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Chavarria v. Metropolitan Life Insurance Co.

United States District Court, E.D. Louisiana

November 25, 2014

ALBERT CHAVARRIA,
v.
METROPOLITAN LIFE INSURANCE COMPANY, SECTION

ORDER AND REASONS

JANE TRICHE MILAZZO, District Judge.

Before the Court are Cross-Motions for Summary Judgment (Docs. 24 & 25). For the following reasons, Plaintiff's Motion is GRANTED and Defendant's Motion is DENIED. The Court will enter final judgment in favor of Plaintiff.

BACKGROUND

Plaintiff filed this suit seeking reversal of the denial of long-term disability benefits under an employee disability benefit plan governe d by the Employee Retirement Income Security Act of 1974 ("ERISA").[1] Defendant is the administrator of the plan.

Plaintiff was employed by DHH Investments as an automobile body repairman ("bodyman"). As part of his employment, Plaintiff participated in a disability benefits plan. Defendant funded the plan through an insurance policy it sold to Plaintiff's employer. Defendant also was responsible for all benefits determinations.

In October of 2009, Plaintiff was awarded short-term disability benefits on the basis of an inguinal hernia. He was paid benefits until May of 2010, the maximum duration available under the plan. In May of 2010, Defendant opened a new claim on Plaintiff's behalf for long-term disability benefits and Defendant paid these benefits from May of 2010 until April 4, 2012. On April 5, 2012, Defendant contacted Plaintiff and informed him that he no longer met the plan's definition of disabled and that his benefits would be terminated effective April 4, 2012. Plaintiff appealed this decision through Defendant's administrative review process. After receiving a final decision denying his claim for benefits, Plaintiff filed the instant suit.

LEGAL STANDARD

"The summary judgment standard for ERISA claims is unique, ' because the Court acts in an appellate capacity reviewing the decisions of the administrator of the plan."[2] "Where the decision to grant or deny benefits is reviewed pursuant to ERISA, a motion for summary judgment is merely the conduit to bring the legal question before the district court.'"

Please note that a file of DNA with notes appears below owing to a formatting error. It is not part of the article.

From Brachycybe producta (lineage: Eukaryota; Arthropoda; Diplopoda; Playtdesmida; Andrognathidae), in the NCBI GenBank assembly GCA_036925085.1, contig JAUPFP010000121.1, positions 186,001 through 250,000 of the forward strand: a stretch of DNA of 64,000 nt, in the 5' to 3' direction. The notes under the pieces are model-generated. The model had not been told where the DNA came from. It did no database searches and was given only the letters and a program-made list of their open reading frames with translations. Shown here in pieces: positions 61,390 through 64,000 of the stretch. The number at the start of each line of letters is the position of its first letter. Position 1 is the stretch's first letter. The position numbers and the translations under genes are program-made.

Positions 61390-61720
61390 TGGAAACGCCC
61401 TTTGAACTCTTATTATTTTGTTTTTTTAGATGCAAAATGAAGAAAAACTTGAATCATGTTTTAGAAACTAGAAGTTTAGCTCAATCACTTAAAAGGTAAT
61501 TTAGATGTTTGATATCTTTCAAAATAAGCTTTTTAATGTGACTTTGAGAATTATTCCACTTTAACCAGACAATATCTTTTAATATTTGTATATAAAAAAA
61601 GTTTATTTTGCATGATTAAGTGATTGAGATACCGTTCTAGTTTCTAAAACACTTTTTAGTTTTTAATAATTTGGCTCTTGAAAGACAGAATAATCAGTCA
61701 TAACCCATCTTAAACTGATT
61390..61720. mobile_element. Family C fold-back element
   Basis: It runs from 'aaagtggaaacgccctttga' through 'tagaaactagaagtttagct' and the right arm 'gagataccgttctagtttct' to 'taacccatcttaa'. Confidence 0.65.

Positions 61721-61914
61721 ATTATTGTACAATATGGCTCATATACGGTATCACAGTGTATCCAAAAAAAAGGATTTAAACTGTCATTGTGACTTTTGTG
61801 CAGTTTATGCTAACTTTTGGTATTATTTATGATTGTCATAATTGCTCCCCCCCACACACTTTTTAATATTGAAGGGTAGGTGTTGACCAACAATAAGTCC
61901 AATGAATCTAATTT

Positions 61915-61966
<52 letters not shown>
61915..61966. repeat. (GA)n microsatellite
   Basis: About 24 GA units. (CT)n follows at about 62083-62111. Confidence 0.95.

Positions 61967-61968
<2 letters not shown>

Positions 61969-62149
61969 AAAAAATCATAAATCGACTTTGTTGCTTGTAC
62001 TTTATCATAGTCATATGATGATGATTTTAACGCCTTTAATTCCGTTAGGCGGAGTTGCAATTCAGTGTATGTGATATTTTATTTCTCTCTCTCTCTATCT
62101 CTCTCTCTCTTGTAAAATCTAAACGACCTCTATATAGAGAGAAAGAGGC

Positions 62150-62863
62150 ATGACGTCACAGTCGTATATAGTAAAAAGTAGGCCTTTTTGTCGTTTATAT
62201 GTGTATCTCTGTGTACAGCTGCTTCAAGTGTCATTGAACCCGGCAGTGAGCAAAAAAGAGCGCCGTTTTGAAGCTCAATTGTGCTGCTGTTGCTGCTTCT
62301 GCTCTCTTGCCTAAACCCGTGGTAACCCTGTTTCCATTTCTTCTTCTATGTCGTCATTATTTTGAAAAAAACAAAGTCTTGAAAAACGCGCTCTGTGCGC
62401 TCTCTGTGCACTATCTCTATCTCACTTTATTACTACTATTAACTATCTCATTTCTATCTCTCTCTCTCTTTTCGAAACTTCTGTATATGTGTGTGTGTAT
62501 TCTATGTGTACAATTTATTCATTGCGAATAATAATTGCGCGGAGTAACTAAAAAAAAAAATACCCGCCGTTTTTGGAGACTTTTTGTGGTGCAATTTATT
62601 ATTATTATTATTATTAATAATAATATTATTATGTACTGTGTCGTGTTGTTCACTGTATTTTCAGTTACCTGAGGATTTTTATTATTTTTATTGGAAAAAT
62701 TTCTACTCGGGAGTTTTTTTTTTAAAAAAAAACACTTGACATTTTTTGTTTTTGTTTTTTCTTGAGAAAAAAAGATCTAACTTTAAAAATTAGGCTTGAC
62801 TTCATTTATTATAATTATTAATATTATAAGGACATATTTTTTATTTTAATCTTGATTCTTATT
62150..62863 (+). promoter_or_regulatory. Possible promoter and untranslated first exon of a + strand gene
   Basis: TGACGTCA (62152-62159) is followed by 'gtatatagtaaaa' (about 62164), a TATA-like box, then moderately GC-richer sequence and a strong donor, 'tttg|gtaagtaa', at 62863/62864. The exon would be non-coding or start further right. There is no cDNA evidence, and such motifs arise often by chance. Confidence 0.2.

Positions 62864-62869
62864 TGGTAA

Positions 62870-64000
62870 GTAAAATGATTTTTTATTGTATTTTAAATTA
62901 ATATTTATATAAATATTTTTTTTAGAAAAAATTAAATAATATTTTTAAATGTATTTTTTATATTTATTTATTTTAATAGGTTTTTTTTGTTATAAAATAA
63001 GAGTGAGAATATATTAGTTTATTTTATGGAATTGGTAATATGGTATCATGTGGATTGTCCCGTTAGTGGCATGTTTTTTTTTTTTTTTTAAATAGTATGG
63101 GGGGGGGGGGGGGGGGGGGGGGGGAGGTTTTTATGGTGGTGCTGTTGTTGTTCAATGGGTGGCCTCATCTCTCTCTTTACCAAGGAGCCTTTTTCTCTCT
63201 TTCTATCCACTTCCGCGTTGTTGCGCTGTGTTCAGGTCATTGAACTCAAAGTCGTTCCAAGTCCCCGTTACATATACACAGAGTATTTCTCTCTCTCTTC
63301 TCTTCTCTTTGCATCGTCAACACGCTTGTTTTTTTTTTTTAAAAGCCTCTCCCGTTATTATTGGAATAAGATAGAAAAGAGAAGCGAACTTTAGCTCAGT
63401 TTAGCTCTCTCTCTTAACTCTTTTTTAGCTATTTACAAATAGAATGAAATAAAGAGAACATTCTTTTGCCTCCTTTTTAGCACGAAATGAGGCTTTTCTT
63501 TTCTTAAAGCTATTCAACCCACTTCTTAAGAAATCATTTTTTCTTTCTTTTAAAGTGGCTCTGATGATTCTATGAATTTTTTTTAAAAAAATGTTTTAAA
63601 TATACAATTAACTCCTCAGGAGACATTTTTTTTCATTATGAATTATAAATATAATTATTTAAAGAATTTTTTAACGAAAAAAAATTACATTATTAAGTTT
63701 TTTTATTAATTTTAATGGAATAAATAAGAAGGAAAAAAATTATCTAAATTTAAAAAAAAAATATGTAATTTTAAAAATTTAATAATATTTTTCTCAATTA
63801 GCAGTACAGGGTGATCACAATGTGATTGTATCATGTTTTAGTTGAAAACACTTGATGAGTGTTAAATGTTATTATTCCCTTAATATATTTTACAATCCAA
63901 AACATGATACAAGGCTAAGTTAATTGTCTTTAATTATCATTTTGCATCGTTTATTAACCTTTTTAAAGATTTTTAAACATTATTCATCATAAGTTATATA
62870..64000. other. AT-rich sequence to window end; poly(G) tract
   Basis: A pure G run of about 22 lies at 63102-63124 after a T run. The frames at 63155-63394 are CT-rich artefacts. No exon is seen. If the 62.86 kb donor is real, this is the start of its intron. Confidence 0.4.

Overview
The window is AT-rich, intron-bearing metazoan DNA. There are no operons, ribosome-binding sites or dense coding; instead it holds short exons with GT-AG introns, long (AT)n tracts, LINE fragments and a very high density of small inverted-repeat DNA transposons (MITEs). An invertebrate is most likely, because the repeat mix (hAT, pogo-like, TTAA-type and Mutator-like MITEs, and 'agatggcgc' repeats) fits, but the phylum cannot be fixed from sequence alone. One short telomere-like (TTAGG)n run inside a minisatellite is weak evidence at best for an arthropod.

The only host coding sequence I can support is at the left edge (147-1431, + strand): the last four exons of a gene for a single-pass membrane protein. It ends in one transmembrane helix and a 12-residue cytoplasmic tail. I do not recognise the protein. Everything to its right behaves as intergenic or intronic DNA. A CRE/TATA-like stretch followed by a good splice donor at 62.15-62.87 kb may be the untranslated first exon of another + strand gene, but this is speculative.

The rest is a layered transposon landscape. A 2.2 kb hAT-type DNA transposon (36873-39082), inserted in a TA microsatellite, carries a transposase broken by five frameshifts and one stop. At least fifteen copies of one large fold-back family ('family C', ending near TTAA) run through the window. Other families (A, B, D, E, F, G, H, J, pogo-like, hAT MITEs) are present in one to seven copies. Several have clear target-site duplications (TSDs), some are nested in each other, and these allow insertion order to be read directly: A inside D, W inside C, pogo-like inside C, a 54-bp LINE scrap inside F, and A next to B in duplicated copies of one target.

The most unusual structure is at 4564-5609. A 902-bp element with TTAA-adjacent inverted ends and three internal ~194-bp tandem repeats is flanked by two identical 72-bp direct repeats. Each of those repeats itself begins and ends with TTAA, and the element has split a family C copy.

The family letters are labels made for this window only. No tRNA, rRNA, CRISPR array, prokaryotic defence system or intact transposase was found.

An administrator's decisions regarding plan terms and eligibility for benefits are subject to de novo review in the district court "unless the benefit plan gives the administrator or fiduciary discretionary authority to determine eligibility for benefits or to construe the terms of the plan."[3] If the plan grants such discretion, the administrator's determinations are reviewed only for abuse of discretion.[4] In the Fifth Circuit, an administrator's factual determinations are always reviewed for abuse of discretion, regardless of whether the plan grants the administrator discretionary authority.[5] The parties concede, and the Court is convinced that, the abuse of discretion standard applies to this matter.

Under this standard, the Court looks to whether the administrator acted arbitrarily or capriciously.[6] "A decision is arbitrary only if made without a rational connection between the known facts and the decision or between the found facts and the evidence.'"[7] The Court will uphold the administrator's decision "if it is supported by substantial evidence."[8] The Court's review "need not be particularly complex or technical; it need only assure that the administrator's decision fall somewhere on a continuum of reasonableness-even if on the low end."[9] "A district court may not engage in de novo weighing of the evidence."[10]

LAW AND ANALYSIS

The Court begins its discussion with the issues on which the parties agree. There is no dispute that Plaintiff was entitled to short-term disability benefits as a result of his injury or that Plaintiff was initially entitled to long-term disability benefits. The parties also agree that, under the terms of the plan, Plaintiff was only entitled to long-term disability benefits if "due to sickness, pregnancy or accidental injury, you are receiving Appropriate Care and Treatment from a Doctor on a continuing basis; and... you are unable to earn more than 80% of your Predisability Earnings... at your Own Occupation[11] for any employer in your Local Economy."[12] Therefore, the sole issue presented is whether, on April 4, 2012, Plaintiff was capable of earning more than 80% of his predisability earnings working as a bodyman. Defendant concluded that he was. This Court must determine whether that decision was arbitrary and capricious. It is helpful to begin with a review of Plaintiff's medical and claim history.

A. Medical and Claims History

On October 14, 2009, Plaintiff experienced severe pain in his abdominal and groin area while at work. He was transported to the hospital where he was diagnosed with an inguinal hernia. Plaintiff underwent surgery to repair the hernia. While the surgery appears to have been successful, Plaintiff continued to experience severe pain in his lower abdomen. When ...


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